09th Apr 2020

The Legal Status of Children – Part 4

By James Pirrie

In this final blog of the series (see parts 1, 2 and 3 below) examining the legal status of children, we look at the limited claims that may arise when Bea and See (a cohabiting couple) separate as well as the financial claims which can be made on behalf of their child. We also look at what happens when parenting issues arise and the legal process and the law should matters proceed to court.

Unmarried cohabitation

Bea reassures herself that she has all the financial status and protection of being See’s common law spouse by moving in with him – though as any first year law-student would remark, common law spouses don’t exist!

In fact Bea has little more than:

  • Rights of protection from abuse (for example under s76 of the Serious Crime Act 2015, under the Protection from Harassment Act 1997).
  • A right not to be summarily ejected from the flat because she is likely to be treated as having a licence to remain. She also has protection under the Protection from Eviction Act and possibly under the Family Law Act 1996 part IV.

But that is about it, unless or until there is a pretty serious or formal (and ideally written) agreement that the property is to be treated as joint or shared in some other way. Disputed issues as to ownership would be resolved under the Trust of Land and Appointment of Trustees Act 1996 in some pretty fiercely expensive and uncertain litigation.

This apart and as we will see below, Bea’s financial rights are really only:

  • A claim for Dee through the Child Maintenance Service; and
  • To transmit certain claim for their child against See under Schedule 1 of the Children Act 1989.


Because Bea and See are not married, Dee is “illegitimate”.  It is pretty difficult to see why this is interesting any more … it doesn’t generally affect inheritance or citizenship.  It is possible that a few private discriminations could remain – for example, if there was some vast family trust behind See, it is possible that it would specify that only “legitimate” children were potential beneficiaries of the trust – but the term is really now of historical interest only.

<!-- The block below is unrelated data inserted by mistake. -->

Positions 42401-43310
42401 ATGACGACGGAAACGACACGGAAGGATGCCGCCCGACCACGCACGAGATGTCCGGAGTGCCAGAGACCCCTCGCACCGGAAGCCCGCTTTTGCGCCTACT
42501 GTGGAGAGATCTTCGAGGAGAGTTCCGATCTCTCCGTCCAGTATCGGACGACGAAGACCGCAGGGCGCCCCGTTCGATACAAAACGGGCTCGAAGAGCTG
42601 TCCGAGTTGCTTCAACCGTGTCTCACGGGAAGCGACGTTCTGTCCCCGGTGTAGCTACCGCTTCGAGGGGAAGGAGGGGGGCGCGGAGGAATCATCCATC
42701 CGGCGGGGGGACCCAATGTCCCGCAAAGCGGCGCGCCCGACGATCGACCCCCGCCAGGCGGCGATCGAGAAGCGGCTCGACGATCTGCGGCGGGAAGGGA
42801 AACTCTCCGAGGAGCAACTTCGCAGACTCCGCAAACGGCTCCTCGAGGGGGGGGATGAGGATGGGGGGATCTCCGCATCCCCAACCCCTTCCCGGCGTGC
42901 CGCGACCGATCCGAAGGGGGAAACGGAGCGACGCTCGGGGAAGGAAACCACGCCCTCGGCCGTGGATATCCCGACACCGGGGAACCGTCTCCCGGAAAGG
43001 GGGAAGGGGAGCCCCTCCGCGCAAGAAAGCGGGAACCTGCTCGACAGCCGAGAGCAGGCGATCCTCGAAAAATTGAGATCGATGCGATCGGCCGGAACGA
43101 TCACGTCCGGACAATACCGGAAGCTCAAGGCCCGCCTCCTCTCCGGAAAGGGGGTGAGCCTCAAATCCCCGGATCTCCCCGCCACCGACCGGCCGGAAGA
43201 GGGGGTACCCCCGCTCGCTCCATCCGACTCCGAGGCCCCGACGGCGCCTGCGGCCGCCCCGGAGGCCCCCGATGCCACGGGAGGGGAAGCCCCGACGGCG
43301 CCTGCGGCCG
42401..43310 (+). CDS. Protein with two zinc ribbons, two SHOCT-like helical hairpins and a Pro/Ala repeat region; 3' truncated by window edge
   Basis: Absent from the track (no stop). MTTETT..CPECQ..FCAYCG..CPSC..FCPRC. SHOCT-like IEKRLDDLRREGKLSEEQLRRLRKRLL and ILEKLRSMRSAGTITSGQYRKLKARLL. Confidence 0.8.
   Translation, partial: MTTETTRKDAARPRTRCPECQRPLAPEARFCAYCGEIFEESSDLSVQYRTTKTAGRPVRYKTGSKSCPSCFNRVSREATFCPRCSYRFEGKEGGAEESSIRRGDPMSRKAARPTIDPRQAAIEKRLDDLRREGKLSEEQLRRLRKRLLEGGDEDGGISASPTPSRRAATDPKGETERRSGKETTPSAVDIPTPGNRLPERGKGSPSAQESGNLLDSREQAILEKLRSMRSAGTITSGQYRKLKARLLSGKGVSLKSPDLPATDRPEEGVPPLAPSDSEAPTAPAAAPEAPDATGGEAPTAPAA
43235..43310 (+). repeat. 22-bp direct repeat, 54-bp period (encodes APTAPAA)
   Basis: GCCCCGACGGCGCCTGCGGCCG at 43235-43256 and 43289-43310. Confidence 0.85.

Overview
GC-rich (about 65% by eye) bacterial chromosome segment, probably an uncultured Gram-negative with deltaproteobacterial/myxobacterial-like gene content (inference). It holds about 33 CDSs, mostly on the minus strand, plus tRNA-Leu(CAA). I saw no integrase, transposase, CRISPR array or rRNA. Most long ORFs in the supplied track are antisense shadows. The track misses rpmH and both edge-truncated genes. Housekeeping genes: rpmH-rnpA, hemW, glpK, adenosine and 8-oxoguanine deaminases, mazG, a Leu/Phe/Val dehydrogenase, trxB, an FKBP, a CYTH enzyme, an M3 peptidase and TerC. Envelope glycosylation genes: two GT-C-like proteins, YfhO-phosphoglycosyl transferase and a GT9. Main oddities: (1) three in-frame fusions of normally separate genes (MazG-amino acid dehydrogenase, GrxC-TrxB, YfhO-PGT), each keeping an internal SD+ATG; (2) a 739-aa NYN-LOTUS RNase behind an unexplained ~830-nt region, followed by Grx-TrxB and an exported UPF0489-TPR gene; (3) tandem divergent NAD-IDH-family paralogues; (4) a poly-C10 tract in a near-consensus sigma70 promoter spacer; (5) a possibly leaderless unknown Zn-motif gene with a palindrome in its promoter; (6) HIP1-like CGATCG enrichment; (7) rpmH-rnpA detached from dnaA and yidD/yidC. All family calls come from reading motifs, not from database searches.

At the end of cohabitation – finances

Sadly things do not improve in this difficult relationship and a short while later, Bea is at her mother’s planning what to do next.  Her claims against See are likely to be limited to:

  • A weak to non-existent claim for a share on the shared home with See under the Trust of Land and Appointment of Trustees Act 1996 (usually “ToLaTA”).
  • A claim against See for Dee under the Child Support Act 1991, which is pursued through the CMS and which will secure roughly 15% of See’s net income, reduced by one seventh tranches in line with the number of complete nights per week on average that Dee spends with dad during the year.
  • A claim through the courts under schedule 1 of the Children Act for such funds as she can’t access herself (and which, holding in mind the scale of See’s resources are reasonable) to:
    • Provide Dee with a reasonable home (ie funds / property to be returned to See when Dee ends her education).
    • Equip that home.
    • Probably provide Dee with a car.
    • Perhaps provide for educational costs or any costs related to significant disability.
    • Bea can also ask Dee to fund her legal costs so far as reasonable.

Fortunately, against that pretty poor-seeming menu of claims, Bea realises that she might as well pick up her claims against former husband Abe, which have yet to be resolved … more fortunate still Abe has struck gold under their 3 acre paddock and all will be rich beyond their wildest dreams and baby Dee is well provided for.